Virtual Enterprise prepares for state competition after successful showing at regions

Constance+Paris%2C+Jackson+Looney%2C+Kaili+Ajamie%2C+Beckett+Anderson%2C+and+Emma+Ma%C3%B1alac+deliver+a+business+plan+for+their+video+game+Nakama+at+last+week%27s+state+competition.

Constance Paris, Jackson Looney, Kaili Ajamie, Beckett Anderson, and Emma Mañalac deliver a business plan for their video game Nakama at last week’s state competition.

Emma Kate Poole, News Editor

Bearden’s Virtual Enterprise, showcasing their video game Nakama, won the East Tennessee regional business plan competition last week with a successful presentation.

Going into this competition, Virtual Enterprise prepared through continuous practice of their presentation.

“The most important thing that we did to prepare for the … competition is practice, practice, practice,” CEO senior Constance Paris said. “We practiced in front of Ms. (Lee Ann) Wright’s speech class, in front of several business teachers, in front of our peers, and in front of the mirror to be as prepared as possible.”

The students are now preparing for Thursday’s state competition, where they can qualify for nationals.

Last week’s competition was a success, but it did not come without its challenges.

“First of all, with the Covid guidelines, we faced the possibility that a team member could get quarantined which would take them out of the competition,” said senior Emma Mañalac, the company’s website designer and social media manager. “Secondly, because of VE scheduling, our competition got pushed back multiple times, which delayed our presentation and slightly disoriented our plans.”

Added junior Kaili Ajamie: “An obstacle that we faced was that sometimes when we needed to change slides for our PowerPoint, it wouldn’t change due to internet issues. We were hoping that when we were presenting it wouldn’t cut out during the actual competition, but it all worked out in the end.”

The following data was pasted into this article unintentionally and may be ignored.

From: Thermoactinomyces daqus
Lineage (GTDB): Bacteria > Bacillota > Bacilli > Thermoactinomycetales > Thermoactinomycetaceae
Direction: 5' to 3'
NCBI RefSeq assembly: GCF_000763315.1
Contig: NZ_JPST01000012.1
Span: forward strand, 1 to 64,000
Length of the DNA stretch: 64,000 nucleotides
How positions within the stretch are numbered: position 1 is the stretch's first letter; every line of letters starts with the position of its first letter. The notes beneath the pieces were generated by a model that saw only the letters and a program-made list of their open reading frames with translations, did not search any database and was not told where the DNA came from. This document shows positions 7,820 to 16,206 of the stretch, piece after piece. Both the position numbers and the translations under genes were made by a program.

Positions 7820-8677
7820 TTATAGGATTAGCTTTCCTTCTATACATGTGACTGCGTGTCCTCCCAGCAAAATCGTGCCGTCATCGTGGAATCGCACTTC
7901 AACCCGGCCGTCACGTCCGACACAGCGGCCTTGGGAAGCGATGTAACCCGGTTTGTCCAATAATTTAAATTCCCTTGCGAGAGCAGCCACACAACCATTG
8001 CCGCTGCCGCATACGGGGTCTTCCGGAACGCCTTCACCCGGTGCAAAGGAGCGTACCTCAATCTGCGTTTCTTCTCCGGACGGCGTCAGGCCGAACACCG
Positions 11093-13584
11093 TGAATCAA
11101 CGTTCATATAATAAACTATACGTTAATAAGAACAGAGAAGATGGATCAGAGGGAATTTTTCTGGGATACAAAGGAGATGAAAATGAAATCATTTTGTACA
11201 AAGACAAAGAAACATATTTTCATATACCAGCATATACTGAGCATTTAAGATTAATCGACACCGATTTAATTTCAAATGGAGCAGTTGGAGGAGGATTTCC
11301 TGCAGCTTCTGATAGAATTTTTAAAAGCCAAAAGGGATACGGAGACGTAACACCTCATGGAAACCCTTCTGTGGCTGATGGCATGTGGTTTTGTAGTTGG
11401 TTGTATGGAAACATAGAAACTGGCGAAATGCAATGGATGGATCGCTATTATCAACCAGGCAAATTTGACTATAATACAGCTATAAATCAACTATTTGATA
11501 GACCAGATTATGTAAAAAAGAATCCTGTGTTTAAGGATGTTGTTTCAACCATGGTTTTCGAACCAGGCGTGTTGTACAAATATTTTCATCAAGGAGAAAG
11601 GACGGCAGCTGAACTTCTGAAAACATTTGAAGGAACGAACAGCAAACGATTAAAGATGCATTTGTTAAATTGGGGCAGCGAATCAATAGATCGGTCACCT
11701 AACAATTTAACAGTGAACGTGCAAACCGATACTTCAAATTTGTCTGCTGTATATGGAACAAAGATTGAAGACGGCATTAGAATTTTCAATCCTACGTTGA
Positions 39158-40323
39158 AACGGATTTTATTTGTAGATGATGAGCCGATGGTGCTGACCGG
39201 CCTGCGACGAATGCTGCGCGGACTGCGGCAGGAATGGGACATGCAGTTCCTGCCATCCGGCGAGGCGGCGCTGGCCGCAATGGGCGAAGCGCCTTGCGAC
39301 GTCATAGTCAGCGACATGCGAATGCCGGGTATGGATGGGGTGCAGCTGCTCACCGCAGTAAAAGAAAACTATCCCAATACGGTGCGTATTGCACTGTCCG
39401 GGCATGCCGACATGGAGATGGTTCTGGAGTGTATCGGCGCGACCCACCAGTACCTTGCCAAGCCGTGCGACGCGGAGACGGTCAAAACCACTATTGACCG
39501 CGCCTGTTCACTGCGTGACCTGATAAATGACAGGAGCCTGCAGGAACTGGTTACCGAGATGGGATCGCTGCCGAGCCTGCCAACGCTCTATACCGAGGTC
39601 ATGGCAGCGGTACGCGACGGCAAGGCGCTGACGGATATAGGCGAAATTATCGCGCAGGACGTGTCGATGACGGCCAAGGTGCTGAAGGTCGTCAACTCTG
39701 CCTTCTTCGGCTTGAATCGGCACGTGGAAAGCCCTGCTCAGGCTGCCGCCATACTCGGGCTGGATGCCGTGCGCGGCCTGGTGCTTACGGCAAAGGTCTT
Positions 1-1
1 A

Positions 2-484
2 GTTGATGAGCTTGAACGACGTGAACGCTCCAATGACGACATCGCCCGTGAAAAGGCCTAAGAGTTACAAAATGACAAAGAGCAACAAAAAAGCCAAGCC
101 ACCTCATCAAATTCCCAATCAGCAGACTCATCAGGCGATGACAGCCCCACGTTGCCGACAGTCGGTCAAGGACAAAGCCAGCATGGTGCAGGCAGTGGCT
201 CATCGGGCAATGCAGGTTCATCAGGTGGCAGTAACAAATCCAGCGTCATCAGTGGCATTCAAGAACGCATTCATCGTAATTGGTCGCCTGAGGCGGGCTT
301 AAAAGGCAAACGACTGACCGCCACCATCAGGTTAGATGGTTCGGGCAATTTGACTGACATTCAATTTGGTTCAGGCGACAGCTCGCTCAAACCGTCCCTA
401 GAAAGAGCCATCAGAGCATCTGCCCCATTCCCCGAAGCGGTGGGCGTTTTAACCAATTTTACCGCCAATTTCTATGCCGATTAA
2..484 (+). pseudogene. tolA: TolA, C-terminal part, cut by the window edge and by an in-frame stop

Even with these challenges, this year’s Virtual Enterprise stands out from other Virtual Enterprise businesses across the country in this competition due to their product being tangible instead of being purely hypothetical.

“We drastically stand out because most firms only create an imaginary product because VEI limits how product distribution is done,” Mañalac said. “However, we were able to get around these limitations with a video game that consumers can actually play after purchase.”

Another contribution to their success in this competition is the student talent and opportunities at Bearden.

“Bearden has various graphic design, coding, and business classes that separate us from other schools that do not have these advanced programs,” Paris said. “With computer programmers, talented graphic artists, and brilliant business minds, Nakama is the product of talented students with amazing opportunities to expand our skills.”